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Referrals 0118 970 8023
General 0800 138 8680
General
Referrals 0118 970 8023 General 0800 138 8680

Has your child received a diagnosis of autism?

Has your child recently been diagnosed with autism

Are you struggling to understand what could be going through their mind?

Finding out that your child has autism can initially be quite a daunting experience. There’s a lot for you to learn about the condition, for example understanding behaviours, getting to know your child’s individual needs and learning what help and support is available. 

We asked expert teachers from across Priory Education Services together with parents of pupils at Priory schools to share their advice and experiences of supporting children with autism in the film below:


Six key pieces of advice to remember:

1. “Every behaviour happens for a reason... it’s not an autistic behaviour it is a human behaviour”
It is wise not to take negative behaviour from your child at face value. Remember that it is not an ‘autistic behaviour’ it is a human behaviour - there will probably be something going on behind the scenes. 

Look at what happened right before the negative behaviour and ask yourself:
• What activities were taking place?
• What time of day did the behaviour happen?
• Who was involved?

2. Know their limits
Getting children involved in a group activity may seem like a great idea in terms of engaging with others and forming relationships. However, for a child with autism it could cause distress and may not be a meaningful activity. Instead, look at an activity which could embrace their strengths for example creating a useful spreadsheet for household chores and pocket money, or writing a story about their day so far.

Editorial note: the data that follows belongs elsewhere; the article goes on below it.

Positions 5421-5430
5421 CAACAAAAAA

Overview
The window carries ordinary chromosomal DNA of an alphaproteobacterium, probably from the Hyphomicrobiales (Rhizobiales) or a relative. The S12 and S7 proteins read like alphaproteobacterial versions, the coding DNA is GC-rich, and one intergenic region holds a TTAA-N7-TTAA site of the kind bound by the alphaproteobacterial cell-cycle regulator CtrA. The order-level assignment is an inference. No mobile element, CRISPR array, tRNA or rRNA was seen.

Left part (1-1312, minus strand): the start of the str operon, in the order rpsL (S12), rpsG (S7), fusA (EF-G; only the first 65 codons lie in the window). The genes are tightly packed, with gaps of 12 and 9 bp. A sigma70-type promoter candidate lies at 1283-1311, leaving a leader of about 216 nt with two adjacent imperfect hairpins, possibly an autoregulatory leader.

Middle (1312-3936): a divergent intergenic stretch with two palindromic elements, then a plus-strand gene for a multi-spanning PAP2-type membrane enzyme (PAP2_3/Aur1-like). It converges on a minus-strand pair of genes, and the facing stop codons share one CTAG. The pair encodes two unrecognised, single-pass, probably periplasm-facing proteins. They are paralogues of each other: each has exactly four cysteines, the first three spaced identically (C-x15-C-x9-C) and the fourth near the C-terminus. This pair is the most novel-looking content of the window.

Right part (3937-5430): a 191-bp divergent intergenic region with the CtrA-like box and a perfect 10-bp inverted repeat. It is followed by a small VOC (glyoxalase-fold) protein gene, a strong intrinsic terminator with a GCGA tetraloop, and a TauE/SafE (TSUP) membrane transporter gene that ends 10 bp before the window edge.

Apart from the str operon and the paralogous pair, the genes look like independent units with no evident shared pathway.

3. Keep calm and compassionate 
If you need to discipline your child, do so calmly and compassionately: 
• Don’t attempt to impose discipline when they are emotionally unable to interact. For example if they are angry or anxious.
• Monitor the tone of voice – keep calm and be soft in your approach
• Be supportive and offer ways to problem solve their behaviour. For example, use role play to show them a more positive way to handle the situation going forward. 
• Use social stories or visual aids to demonstrate ‘good behaviour’ 
• Be a positive role model for your child. Show them the correct way to respond to criticism. 

4. Be realistic
Don’t offer an unrealistic choice to a child with autism and be sensitive with the choices that you put forward.  It’s very important to give all children choices to help them learn appropriate behaviour so whenever possible, try to offer a choice which has a positive outcome. 
For example, asking “Would you like to write your name at the top or bottom of the page?” means that either way they will write their name on the page and will feel supported in their decision. 

5. Give positive, clear instruction
Don’t leave room for confusion. If you are giving instructions, keep them positive and make them crystal clear. 
For example, don’t make a statement such as: “ Look at the mess you’ve made on the table.” Instead say: “ Please clear the table and put any rubbish in the bin.”

6. Give warning
Getting from home to school or to a relative or friends house can be  a stressful experience as it can take a little longer for children with autism to process this transition. 
Giving them a two minute or five minute warning can really help. Use a visual aid , such as a clock face, to count down to the time of the next transition – this will help them handle the change on their own.
 

For more details on Priory Education and Children's Services, please call 0118 970 8068 or click here to make an enquiry.